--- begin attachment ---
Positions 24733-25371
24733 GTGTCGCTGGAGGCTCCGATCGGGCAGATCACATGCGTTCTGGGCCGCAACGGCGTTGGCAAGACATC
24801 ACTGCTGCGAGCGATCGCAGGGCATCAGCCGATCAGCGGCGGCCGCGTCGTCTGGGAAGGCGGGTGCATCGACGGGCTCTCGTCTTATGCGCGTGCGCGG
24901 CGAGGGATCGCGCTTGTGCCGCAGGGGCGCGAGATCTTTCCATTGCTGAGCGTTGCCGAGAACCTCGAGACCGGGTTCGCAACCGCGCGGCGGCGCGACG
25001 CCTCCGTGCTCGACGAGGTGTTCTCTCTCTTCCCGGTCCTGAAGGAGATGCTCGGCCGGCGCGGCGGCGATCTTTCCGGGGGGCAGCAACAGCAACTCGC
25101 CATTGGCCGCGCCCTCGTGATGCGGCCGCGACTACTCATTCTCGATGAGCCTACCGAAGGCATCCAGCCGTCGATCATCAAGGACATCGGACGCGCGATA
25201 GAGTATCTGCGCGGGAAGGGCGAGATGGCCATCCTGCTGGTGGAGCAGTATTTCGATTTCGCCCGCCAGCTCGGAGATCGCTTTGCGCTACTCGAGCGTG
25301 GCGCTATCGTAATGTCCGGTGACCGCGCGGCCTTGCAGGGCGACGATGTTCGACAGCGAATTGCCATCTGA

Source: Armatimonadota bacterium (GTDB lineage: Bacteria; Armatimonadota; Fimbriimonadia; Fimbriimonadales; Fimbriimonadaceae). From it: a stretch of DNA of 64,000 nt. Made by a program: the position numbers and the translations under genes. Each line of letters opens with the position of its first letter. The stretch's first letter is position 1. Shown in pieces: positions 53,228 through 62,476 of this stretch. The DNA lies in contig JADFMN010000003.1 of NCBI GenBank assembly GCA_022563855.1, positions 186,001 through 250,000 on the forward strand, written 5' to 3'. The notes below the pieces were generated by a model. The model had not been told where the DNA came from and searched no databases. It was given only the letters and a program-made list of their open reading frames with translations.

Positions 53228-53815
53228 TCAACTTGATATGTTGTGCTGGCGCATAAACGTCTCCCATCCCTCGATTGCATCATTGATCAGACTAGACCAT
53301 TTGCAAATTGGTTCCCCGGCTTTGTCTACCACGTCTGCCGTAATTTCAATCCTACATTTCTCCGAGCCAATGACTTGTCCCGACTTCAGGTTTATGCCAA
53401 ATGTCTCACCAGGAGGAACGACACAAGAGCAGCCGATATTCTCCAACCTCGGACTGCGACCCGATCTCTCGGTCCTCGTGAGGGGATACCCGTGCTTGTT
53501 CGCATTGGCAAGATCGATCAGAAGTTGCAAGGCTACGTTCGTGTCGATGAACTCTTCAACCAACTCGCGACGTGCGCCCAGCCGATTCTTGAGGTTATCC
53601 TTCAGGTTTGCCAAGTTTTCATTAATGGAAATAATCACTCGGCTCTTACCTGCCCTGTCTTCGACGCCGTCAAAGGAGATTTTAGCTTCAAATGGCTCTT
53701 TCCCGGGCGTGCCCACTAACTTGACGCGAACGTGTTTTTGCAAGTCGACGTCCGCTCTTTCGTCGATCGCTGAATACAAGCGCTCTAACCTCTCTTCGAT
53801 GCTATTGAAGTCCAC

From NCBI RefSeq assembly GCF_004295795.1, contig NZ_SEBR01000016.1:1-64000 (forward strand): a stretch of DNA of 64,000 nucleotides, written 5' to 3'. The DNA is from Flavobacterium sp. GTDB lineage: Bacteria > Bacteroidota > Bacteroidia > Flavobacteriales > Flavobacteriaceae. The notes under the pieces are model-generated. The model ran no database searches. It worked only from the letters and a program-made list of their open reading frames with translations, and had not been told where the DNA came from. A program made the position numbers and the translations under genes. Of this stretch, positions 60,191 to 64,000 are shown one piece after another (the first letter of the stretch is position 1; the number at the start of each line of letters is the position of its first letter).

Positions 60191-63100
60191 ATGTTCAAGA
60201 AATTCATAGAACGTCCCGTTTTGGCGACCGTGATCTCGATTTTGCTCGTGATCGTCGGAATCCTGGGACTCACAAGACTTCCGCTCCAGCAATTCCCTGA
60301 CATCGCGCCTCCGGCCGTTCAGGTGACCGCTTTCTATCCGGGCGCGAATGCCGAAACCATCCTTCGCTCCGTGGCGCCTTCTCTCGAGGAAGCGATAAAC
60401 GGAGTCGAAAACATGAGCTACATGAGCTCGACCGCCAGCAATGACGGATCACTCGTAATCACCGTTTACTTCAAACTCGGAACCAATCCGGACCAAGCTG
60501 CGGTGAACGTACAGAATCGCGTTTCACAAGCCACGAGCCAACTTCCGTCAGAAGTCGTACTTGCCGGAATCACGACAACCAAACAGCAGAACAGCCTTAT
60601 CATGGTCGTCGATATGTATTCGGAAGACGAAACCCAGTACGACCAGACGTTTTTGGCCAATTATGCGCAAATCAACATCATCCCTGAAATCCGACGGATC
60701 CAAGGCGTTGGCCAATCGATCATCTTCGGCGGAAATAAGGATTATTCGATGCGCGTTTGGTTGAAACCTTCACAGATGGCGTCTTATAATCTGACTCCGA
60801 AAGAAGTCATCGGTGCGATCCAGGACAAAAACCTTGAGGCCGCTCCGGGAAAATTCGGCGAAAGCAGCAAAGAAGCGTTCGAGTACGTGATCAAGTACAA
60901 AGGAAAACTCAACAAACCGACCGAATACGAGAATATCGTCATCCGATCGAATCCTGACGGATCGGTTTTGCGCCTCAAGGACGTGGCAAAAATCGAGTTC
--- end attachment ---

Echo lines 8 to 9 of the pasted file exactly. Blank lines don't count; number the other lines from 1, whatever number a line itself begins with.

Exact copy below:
25301 GCGCTATCGTAATGTCCGGTGACCGCGCGGCCTTGCAGGGCGACGATGTTCGACAGCGAATTGCCATCTGA

Source: Armatimonadota bacterium (GTDB lineage: Bacteria; Armatimonadota; Fimbriimonadia; Fimbriimonadales; Fimbriimonadaceae). From it: a stretch of DNA of 64,000 nt. Made by a program: the position numbers and the translations under genes. Each line of letters opens with the position of its first letter. The stretch's first letter is position 1. Shown in pieces: positions 53,228 through 62,476 of this stretch. The DNA lies in contig JADFMN010000003.1 of NCBI GenBank assembly GCA_022563855.1, positions 186,001 through 250,000 on the forward strand, written 5' to 3'. The notes below the pieces were generated by a model. The model had not been told where the DNA came from and searched no databases. It was given only the letters and a program-made list of their open reading frames with translations.